We chatted a bit, and I asked what kind of writing she did. She said, “No, I’m an agent.” I thought I knew what all the agents looked like, but she looked somewhat different from her picture, and I really had no inkling. So then she asked what kind of writing I did. And we had a nice, easy few-minutes conversation about literature. I did not try to pitch my book to her right then and there. It didn’t feel right.
But I talked about how much effort I’d put into this complex beast of a dual-timeline plot I’d been trying to master and how I’d invested years into trying to figure out how to tell the story I was passionate to tell. In those few minutes, I was impressed with her knowledge of the genre I write in, and she told me other writers and books to check out; she really knew the market.
So later, I check with the person managing all the agent appointments to see if this agent had any openings left. I was given her last appointment of the day.
Which was awesome, because of the three, she turned out to be the most enthusiastic.
All three appointments went very well–the agents met my work with interest. Even the one woman who made grown men nearly cry. (True story; while I awaited my turn, an older man who’d gone before me was visibly shaken as he shared how curt and non-encouraging this particular agent had been. It wasn’t the first time I’d heard that either.)
For this pitch, I had a memorized pitch designed to hit all the points–but with one difference compared to ones in the past. I’d learned at a baby shower–of all places–the key to hooking others’ interest.
Photo from iStock
Let me be honest, I was still groaning two months prior when anyone asked what me novel was about. Because I struggled with how to succinctly portray it. Over the years, I’ve tried many angles. I’ve tried to talk about the two marriages in the book, the two generations of the family, the issue of infidelity, the concept of family secrets… They are all in my book.
But at a baby shower, I was asked by people I’d just met to explain my book. And most of them were considerably younger and in a different stage of life than I, and I learned something interesting as I went to something I knew instinctively to be the best default : I led with the house as the main character. That is my title after all: Still House. The moment I said, “My story is about a house that attracts two different generations of the same family (but neither realize it at first), and the house spills their secrets,” the listeners leaned in, saying “oooh.”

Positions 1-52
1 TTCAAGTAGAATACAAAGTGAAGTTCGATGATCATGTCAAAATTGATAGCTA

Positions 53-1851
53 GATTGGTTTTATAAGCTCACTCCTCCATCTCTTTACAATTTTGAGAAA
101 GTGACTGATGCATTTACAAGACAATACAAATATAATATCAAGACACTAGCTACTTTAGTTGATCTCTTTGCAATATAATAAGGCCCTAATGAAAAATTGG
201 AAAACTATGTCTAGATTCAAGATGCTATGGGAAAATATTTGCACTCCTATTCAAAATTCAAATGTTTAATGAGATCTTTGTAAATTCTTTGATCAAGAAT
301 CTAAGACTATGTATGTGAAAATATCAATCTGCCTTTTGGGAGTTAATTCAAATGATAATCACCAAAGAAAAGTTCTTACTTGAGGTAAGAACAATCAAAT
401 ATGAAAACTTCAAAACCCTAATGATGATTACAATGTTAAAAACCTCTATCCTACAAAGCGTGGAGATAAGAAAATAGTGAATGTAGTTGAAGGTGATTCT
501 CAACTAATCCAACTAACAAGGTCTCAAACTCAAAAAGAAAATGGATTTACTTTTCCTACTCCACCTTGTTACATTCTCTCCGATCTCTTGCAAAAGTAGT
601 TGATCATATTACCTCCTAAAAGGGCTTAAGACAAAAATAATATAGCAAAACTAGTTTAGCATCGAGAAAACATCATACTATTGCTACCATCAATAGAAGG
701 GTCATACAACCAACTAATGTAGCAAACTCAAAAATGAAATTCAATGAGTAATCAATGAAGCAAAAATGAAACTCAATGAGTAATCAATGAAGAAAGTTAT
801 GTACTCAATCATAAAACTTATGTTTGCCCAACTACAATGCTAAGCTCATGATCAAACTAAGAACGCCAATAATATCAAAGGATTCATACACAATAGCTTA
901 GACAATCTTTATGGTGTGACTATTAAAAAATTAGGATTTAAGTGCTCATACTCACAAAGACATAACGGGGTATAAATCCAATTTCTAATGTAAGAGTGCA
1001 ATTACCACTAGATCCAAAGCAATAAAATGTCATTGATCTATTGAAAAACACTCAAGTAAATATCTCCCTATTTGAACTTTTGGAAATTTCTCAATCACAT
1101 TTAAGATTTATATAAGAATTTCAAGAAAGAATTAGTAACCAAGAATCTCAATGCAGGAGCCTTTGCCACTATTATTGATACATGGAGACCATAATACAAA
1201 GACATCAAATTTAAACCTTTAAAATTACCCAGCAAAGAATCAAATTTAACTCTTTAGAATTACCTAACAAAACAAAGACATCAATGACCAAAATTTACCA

So that is what I took to lead my pitch.
In the end, two of the three agents asked me to follow up by sending first chapters. And the one who did not was really very helpful and generous, going out of her way to encourage me. Though she was looking for novels that are lighter–more like beach reads–she made a point to tell me she’d read my opening the previous evening, before she knew it was mine, and told me if was the “most compelling” of all the other novel openings presented. She made a point to let me know how polished my writing and professional presentation of myself were. She could have just ended that appointment early and had some down time. But instead, she chatted and offered some tips to help me find the kind of agent I need. Her generosity still astounds me.
The third agent was the one who had a reputation that preceded her. i’d also seen her talk at an agent’s panel and she struck me as abrasive. Let’s just say I didn’t have great expectations when I walked down the few steps and approached her conference table.
So I was surprised when my time with her went well. I didn’t experience any of the things I feared. She was, however, quick to suggest big changes to my story–like ones that would require a complete overhaul. Like, “What if you told the story from another character’s point of view?” She had quick and strong opinions on a story she’d heard described in one paragraph, and it was a little unsettling.
The two agents who were interested in reading my first chapters were both attentive and inquisitive–really asking insightful questions about the inner working of my plot. I think I succeeded each time to be conversational, and not resorting to the halting words of someone painfully spewing line after line of a planned speech. I finally had gotten comfortable enough in telling my story that I could field questions I’d not prepared without panicking and feeling overwhelmed. And I left with each of the agents’ cards and the specifics on what to send for their next round of consideration.
Through these nine different agents, my pitch and presentation of myself as a writer changed drastically. I think I finally learned the art of a successful pitch.
Onto the next part of the journey!